BitPass is a micropayment service that facilitates online content access transactions by integrating the processes involved in buying and selling content, and making it practical to charge very small amounts of money. In the BitPass system, transaction fees are paid by the content provider. For payments under $5., the charge is 15% of the cost. Micropayments are by definition very small sums, so the fee is usually just a few cents. For the content buyer, the BitPass system works similarly to a pre-paid telephone card: you sign up for the service and put money into your account using a credit card or PayPal, which gives you credit towards the purchase of content. When the user agrees to pay the cost of access, their account is charged automatically rather than through a link to an external Web site for payment.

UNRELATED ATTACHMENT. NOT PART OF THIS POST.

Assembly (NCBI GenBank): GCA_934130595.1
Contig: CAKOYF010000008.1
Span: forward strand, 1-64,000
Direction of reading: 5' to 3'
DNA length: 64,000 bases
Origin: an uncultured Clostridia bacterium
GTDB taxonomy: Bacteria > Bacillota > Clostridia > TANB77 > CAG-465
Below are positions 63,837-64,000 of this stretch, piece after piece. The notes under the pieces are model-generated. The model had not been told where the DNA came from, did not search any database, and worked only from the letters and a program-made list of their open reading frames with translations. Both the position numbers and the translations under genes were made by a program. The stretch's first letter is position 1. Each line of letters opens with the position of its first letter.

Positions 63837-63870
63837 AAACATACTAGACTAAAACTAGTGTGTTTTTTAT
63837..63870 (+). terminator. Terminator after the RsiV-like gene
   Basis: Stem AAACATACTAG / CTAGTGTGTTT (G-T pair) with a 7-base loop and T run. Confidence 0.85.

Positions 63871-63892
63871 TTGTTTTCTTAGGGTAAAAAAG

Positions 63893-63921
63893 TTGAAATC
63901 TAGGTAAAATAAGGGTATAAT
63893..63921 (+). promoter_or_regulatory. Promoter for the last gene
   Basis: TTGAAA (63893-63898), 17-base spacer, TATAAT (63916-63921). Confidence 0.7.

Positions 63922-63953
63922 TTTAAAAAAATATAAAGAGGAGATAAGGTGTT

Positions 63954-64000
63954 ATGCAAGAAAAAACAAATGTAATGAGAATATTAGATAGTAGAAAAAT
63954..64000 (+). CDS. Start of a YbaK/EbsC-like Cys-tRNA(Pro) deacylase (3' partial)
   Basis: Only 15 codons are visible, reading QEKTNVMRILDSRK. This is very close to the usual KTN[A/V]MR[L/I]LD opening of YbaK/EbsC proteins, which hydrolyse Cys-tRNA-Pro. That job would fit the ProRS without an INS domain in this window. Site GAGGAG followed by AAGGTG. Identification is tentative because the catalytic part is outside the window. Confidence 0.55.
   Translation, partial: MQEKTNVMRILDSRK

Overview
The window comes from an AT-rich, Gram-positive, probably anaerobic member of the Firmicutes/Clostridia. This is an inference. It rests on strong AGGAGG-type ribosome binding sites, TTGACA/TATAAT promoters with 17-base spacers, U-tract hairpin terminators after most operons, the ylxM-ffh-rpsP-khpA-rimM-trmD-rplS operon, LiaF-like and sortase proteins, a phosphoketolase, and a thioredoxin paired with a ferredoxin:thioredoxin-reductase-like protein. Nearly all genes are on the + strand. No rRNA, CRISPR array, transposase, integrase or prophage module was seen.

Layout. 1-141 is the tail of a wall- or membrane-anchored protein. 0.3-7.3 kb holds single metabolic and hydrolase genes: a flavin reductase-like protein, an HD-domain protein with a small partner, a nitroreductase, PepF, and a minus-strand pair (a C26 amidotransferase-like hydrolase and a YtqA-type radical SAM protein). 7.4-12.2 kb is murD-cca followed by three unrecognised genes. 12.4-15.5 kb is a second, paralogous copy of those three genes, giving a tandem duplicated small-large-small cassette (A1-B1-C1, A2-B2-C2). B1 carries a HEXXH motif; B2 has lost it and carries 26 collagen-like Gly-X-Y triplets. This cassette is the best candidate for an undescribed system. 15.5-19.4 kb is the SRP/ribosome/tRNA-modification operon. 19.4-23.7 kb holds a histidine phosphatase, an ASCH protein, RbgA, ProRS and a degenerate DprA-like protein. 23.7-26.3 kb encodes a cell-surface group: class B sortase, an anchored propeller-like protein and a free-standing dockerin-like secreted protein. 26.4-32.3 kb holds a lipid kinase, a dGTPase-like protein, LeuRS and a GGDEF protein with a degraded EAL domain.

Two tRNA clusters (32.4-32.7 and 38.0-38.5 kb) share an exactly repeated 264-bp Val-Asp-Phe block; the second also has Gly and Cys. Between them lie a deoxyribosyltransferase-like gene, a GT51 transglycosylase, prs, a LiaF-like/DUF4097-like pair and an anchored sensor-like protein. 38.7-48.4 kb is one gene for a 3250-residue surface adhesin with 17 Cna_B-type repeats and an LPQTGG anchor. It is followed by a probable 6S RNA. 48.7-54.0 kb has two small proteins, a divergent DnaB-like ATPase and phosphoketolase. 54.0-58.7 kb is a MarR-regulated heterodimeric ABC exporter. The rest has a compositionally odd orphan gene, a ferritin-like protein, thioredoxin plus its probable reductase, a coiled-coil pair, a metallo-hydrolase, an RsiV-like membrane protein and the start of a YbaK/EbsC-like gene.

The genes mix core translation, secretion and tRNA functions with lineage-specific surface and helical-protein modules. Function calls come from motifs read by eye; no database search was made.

Although the micropayment concept has been proposed for several years, it's been a hard sell. After all, most online content has always been free, and people are naturally opposed to paying for anything they might reasonably expect to get for nothing. However, at least part of the reason that content has been free is likely that no one's found a viable way to get people to pay for it to this point.